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I am trying to implement a method that sends an UDP packet to multiple receivers. I thought that this should be doable setting setReuseAddress(true) on the receiving DatagramSocket instances.

My problem is that in certain conditions I need to limit the communication to the local computer - hence the localhost interface (useLocalhost=true in the demo code below). In such a case suddenly only the first receiver socket gets the incoming packet, the two other don't see anything.

I tested this on Windows (oracle 64bit) and Linux (OpenJDK 64bit), therefore I only see three possibilities:

  1. This is an intended and known behavior (and I don't understand the whole mechanism - aka "bug in my brain")
  2. There is a bug in the Java JRE
  3. There is a bug in my code.

Does somebody have any experience on that topic and can me help to identify where the problem is located?

See below a minimal working example that demonstrates this. Note that I am using the broadcast address for simulating network packets that come from a real external host.

If everything goes right you should see three lines at the end (in this or a different order):

Thread-0 - packet received
Thread-1 - packet received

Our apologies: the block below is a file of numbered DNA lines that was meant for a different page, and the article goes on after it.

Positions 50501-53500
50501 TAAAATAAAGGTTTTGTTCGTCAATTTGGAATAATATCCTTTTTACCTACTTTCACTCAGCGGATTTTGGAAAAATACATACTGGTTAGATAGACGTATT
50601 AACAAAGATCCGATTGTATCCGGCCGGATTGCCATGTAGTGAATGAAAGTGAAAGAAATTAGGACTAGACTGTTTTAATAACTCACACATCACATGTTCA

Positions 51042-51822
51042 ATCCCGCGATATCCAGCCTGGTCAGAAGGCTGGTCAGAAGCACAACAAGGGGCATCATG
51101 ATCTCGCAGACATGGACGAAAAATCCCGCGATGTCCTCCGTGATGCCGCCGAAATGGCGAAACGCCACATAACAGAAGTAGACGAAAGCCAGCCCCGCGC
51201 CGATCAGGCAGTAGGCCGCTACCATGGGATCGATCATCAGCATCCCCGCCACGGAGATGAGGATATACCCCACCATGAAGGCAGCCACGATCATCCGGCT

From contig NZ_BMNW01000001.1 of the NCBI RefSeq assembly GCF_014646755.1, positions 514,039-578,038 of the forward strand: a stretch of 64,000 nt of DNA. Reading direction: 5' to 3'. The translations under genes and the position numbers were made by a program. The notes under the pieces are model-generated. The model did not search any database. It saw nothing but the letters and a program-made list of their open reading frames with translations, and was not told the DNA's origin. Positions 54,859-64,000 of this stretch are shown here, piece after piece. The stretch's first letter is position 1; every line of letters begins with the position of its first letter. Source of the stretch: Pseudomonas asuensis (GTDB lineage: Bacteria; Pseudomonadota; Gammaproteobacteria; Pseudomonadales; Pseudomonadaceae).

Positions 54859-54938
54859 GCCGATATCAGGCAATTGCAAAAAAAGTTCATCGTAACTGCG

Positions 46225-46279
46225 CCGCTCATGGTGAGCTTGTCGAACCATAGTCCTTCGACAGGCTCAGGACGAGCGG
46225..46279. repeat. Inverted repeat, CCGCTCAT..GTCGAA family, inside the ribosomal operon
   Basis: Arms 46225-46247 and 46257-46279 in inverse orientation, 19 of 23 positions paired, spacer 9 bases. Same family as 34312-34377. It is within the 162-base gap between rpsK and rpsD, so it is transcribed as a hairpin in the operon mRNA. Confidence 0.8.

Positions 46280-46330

Thread-2 - packet received

 

public static void main(String[] args) throws Exception {

    boolean useLocalhost = true;

    InetSocketAddress addr;
    String sendPacketTo = "192.168.1.255"; // we use broadcast so that packet comes from an real external address
    if (useLocalhost)
        sendPacketTo = "localhost"; // does not work (only listener 1 received packet)

    addr = new InetSocketAddress(15002);

    new MyThread(addr).start(); // Datagram socket listener 1
    new MyThread(addr).start(); // Datagram socket listener 2
    new MyThread(addr).start(); // Datagram socket listener 3

    DatagramSocket so = new DatagramSocket();
    so.setBroadcast(true); // does not change anything
    so.connect(new InetSocketAddress(sendPacketTo, 15002));
    so.send(new DatagramPacket("test".getBytes(), 4));
    Thread.sleep(1000);
    System.exit(0);
}

public static class MyThread extends Thread {

    DatagramSocket socket;

    public MyThread(InetSocketAddress addr) throws SocketException {
        super();
        setDaemon(true);
        socket = new DatagramSocket(null);
        socket.setReuseAddress(true);
        socket.setBroadcast(true); // does not change anything
        socket.bind(addr);
        System.out.println("Listener started: " + socket.getLocalAddress());
    }

    public void run() {
        byte[] buf = new byte[10];
        DatagramPacket p = new DatagramPacket(buf, buf.length);
        try {
            socket.receive(p);
            System.out.println(Thread.currentThread().getName() + " - packet received");
        } catch (IOException e) {
            e.printStackTrace();
        }
    }
}
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1  
Your code is sort of trying to do broadcast, sort of trying to do multicast, and sort of trying to do unicast. Pick a model and stick to it! For example, if you're trying to do broadcast, use a broadcast address. –  David Schwartz Feb 18 '13 at 16:27
    
@David: Please read my comments. The broadcast address is only used for simulating incoming traffic. Otherwise my example would be much more complicated because of th second program that needs to be run on a second PC. –  Robert Feb 19 '13 at 8:55